Tuesday, May 27, 2014
Antarctica: The Edge Of The World
In the first of a series of articles, we speak with photo expedition leader Joshua Holko about a journey to one of the last great frontiers on earth
Surrounded by the roiling Southern Ocean, Antarctica is isolated by a combination of geography and climate. The inhospitable continent is home to fewer than 5,000 people, mostly researchers, but a variety of unusual wildlife exists in this most remote of terrestrial land masses. "Remote" has become a relative term, however. Today, intrepid adventurers can make their way to Antarctica to see and photograph in Terra Australis, and expert guides lead extensive photo tours. Over the next several issues of OP, we'll spotlight tour operator Joshua Holko as he prepares for his November tour. Below is a brief outline of the structure and day-by-day plan.
The expedition is for a strictly limited number of 50 participants, plus leaders and expedition guides, and offers an extended period in South Georgia Island and Antarctica. Whilst most trips to Antarctica take 100-plus tourists, this expedition is capped at a maximum of 50 dedicated photographers in order to ensure the best possible experience. We'll be using an ice-hardened expedition ship with a highly experienced crew in order to ensure we get as close as possible to big ice, and also to place the photographers in the best locations for making photographs. Our expedition ship is equipped with sufficient Zodiacs and crew for all photographers to be shooting simultaneously, with plenty of room to spare for camera equipment. It's going to be a truly spectacular photographic trip for a very limited number of photographers aboard the ice-hardened expedition-class ship, the Polar Pioneer.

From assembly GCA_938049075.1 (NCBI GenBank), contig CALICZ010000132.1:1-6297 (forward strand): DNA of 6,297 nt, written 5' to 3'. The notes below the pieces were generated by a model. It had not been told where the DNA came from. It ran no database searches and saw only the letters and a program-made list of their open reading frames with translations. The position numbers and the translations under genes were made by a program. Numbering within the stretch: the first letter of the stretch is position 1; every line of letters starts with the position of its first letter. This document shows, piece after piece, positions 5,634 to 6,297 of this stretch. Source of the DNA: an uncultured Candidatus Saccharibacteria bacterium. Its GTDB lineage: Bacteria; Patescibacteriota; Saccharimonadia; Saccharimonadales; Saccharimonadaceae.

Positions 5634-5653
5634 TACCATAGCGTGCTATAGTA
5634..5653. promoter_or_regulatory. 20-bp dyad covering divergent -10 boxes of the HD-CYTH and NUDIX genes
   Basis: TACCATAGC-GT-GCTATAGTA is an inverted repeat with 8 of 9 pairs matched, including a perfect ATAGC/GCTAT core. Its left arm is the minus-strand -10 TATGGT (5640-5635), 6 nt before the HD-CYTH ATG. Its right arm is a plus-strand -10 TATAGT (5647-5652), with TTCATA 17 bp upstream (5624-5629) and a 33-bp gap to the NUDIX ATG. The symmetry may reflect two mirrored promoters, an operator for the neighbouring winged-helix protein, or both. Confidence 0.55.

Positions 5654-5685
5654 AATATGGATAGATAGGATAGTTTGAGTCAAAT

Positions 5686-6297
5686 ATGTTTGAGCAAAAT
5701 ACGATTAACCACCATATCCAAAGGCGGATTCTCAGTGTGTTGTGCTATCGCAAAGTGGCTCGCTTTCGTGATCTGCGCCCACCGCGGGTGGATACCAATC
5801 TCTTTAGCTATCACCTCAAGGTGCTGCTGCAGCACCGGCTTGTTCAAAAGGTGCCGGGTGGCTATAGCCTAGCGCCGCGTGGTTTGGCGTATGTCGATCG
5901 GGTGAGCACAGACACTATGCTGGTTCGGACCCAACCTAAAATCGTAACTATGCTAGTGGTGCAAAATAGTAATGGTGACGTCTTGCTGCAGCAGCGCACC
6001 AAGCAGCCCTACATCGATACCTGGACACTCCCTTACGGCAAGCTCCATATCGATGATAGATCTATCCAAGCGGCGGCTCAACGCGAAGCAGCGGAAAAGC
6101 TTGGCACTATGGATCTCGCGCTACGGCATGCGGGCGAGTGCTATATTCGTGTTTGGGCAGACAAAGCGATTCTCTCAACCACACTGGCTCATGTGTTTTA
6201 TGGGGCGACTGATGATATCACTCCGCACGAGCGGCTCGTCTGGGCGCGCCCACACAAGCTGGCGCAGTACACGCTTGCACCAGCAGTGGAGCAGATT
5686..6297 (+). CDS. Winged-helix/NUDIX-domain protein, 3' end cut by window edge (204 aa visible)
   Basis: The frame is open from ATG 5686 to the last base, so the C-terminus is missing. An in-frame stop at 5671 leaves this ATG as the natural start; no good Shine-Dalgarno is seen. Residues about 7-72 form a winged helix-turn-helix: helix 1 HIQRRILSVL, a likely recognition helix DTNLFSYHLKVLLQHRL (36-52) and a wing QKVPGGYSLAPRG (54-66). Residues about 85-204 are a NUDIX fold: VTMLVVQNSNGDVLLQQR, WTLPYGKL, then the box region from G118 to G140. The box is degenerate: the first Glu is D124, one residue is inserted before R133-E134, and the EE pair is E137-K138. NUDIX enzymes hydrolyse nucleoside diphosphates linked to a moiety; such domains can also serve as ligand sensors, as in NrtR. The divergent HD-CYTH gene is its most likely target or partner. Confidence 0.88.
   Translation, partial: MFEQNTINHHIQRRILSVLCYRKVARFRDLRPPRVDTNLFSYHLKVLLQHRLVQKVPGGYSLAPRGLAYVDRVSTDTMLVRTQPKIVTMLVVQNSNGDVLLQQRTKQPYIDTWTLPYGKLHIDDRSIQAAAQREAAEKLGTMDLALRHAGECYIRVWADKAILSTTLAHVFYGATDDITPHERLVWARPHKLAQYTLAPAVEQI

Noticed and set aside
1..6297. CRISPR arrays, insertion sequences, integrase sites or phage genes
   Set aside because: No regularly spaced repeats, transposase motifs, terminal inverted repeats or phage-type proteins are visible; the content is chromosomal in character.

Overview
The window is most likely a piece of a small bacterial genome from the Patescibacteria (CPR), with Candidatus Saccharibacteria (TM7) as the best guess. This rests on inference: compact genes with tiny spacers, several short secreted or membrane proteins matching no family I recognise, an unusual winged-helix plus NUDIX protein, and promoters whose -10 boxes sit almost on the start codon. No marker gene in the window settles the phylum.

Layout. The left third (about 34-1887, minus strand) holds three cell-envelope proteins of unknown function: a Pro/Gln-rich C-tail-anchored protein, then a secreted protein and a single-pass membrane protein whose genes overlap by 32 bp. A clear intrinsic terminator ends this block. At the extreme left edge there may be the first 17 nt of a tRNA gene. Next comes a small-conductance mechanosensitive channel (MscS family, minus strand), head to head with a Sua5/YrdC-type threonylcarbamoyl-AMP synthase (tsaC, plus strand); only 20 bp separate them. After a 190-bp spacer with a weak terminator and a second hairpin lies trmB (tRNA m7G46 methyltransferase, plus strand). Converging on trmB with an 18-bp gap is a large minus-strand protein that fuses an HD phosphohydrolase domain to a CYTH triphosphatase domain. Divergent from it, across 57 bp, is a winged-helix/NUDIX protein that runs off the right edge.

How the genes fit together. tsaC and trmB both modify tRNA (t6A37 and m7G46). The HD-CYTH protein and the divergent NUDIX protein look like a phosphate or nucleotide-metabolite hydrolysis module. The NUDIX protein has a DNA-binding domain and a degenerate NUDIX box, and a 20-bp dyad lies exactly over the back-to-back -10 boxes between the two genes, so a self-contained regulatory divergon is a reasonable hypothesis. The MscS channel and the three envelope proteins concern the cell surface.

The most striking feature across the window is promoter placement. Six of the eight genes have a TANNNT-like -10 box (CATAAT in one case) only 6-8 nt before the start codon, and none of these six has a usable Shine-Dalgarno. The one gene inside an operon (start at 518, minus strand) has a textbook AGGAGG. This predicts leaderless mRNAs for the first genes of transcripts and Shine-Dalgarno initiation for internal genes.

There will be informal talks and image reviews, and plenty of opportunity for one-on-one instruction for those who wish it throughout the length of the trip. In addition to informal side-by-side shooting from the deck or on Zodiacs and during shore landings, there will be many opportunities to discuss all aspects of photography and image making with like-minded individuals.
Andy Biggs and I will be conducting lectures on everything from RAW image processing to in-the-field composition instruction. Our emphasis is on photography, personal contact with the environment, wildlife encounters and making incredible images.
Andy and I wanted to put together a dedicated photography expedition to both South Georgia Island and Antarctica that really gave photographers the best possible opportunity to photograph big icebergs and amazing wildlife. We also wanted to ensure sufficient time in both Antarctica and South Georgia Island, so this is a brand-new itinerary that has been planned from the ground up to really maximize the opportunities for photography. We've timed the expedition early in the season in order to give the best opportunities for plenty of icebergs, as well as wildlife at South Georgia Island. The ice and snow at South Georgia Island will be pristine and as yet unvisited by man after the Antarctic winter.
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